The origins of Canadian and American Thanksgiving are distinct, but that isn’t the only distinction between the holidays.
Sure, they share some similarities — colder, fall weather and eating turkey — but as a Canadian, I’m always amazed at how much more relaxed and low-key our holidays are.
Scroll down to see how Canadians celebrate Thanksgiving in ways Americans do not.
We have our celebration almost two months earlier.
Canadian Thanksgiving takes place on the second Monday in October, instead of the fourth Thursday in November.
One theory is that the harvest, which is thought to be part of the history of Thanksgiving, simply begins earlier in Canada than it does in the United States.
It’s the ideal time to watch the leaves change.
Thanksgiving in Canada is perfectly timed with the change of seasons, which means beautiful colors as the leaves change, as well as autumn flavors like apple, pumpkin, maple, and cranberry. It’s every Pumpkin Spice Latte fan’s dream.
We don’t get as many vacation days.
The Monday after Thanksgiving is a mandatory holiday in most parts of Canada, with the exception of the Atlantic provinces (Prince Edward Island, New Brunswick, Nova Scotia, and Newfoundland and Labrador), where it is an optional holiday. Americans have the weekend on both Friday and Monday.
According to Bustle, Thanksgiving, also known as “Action de Grâce,” is even less important in Quebec, where many people do not celebrate it at all.
However, Thanksgiving in Canada may have been the first.
According to Business Insider, the first recorded Canadian Thanksgiving celebration occurred in 1578, following explorer Martin Frobisher’s third voyage to Canada.
When he arrived in Nunavut, he apparently had a big celebration to thank God for the safe passage after losing one of his ships along the way.
According to Time, this was years before the first recorded US feast between Pilgrims and Native Americans at Plymouth in 1621, an event that is now more somber for many Native Americans due to the war that followed a generation later.
They exist for various reasons.
Throughout history, Canadian Thanksgiving has always seemed to revolve around the harvest season, which begins earlier in Canada than it does in the United States. According to one theory, Thanksgiving originated with French Settlers who arrived in Canada in the early 17th century and wanted to celebrate their harvests in what was then New France.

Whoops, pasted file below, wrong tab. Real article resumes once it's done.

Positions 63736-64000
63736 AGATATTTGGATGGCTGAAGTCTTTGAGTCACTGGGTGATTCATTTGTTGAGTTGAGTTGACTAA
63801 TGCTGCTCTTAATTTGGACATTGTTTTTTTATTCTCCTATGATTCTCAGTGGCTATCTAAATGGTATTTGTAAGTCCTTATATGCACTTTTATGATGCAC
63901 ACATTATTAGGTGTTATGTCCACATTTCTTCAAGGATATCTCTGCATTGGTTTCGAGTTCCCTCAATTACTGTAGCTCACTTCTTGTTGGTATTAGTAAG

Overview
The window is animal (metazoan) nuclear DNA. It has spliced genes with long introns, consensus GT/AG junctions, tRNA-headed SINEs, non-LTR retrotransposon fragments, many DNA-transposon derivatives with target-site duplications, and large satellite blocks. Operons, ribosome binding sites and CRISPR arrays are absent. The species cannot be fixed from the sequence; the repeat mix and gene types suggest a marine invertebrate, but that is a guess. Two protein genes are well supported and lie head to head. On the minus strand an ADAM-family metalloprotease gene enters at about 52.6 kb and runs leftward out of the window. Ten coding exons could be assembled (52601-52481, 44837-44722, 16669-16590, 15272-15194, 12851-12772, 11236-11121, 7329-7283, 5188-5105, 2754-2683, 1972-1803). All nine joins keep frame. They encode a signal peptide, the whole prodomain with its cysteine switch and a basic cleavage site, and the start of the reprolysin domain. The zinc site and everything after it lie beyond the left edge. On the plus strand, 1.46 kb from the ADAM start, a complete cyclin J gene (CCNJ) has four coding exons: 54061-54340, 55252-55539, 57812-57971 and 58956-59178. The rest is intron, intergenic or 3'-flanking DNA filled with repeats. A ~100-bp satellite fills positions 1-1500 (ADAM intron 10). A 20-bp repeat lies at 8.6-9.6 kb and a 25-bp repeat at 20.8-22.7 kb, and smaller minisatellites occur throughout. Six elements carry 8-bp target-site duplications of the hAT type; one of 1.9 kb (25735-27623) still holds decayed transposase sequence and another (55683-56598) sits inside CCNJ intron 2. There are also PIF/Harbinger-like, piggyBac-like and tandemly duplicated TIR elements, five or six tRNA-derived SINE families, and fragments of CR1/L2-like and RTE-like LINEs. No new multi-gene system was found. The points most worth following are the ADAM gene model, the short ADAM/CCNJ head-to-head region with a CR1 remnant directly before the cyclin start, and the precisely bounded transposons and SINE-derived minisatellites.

It is not centered on sports…
Although the Canadian Football League hosts a nationally televised doubleheader on Thanksgiving Day, growing up in Canada, my family never watched it, and none of my friends’ families did either.
Unlike in the United States, where everyone seems to be watching the game, only true football fans watch sports on Thanksgiving in Canada — everyone else is too busy eating.
…Or going shopping.
During the Thanksgiving holiday, Canada does not observe “Black Friday.” In fact, there are no major shopping sales planned for the weekend. However, we do have some Black Friday sales in November, at the same time as the United States.
There will be no parade.
The annual Macy’s Thanksgiving Day Parade in New York City, complete with massive floats and music, has been an iconic event since 1924.
While Americans flock to the streets to watch the show, Canadians typically only leave the house for a fall walk or to visit family during the Thanksgiving holiday.
The food can be a little unusual.
The food can also vary depending on where you are in Canada and how purely Canadian your traditions are.
Yes, we both eat turkey on Thanksgiving — the tradition of eating turkey on Thanksgiving is said to have originated following the American Revolution, when many British loyalists fled to Canada as refugees.
I grew up eating stuffing, root vegetables, potatoes, and gravy, with pie for dessert.
Hardcore Canadians, on the other hand, may order ham and tourtiere, a pastry pie filled with potatoes. You’re also less likely to consume sweet potatoes and marshmallows than you are in the United States. There will also be no cornbread.
Different families eat on different weekends.
Despite the fact that the holiday falls on Monday, families may choose to have Thanksgiving dinner on Friday, Saturday, Sunday, or Monday — though Sunday and Monday appear to be the most popular. Ours was usually on Sunday.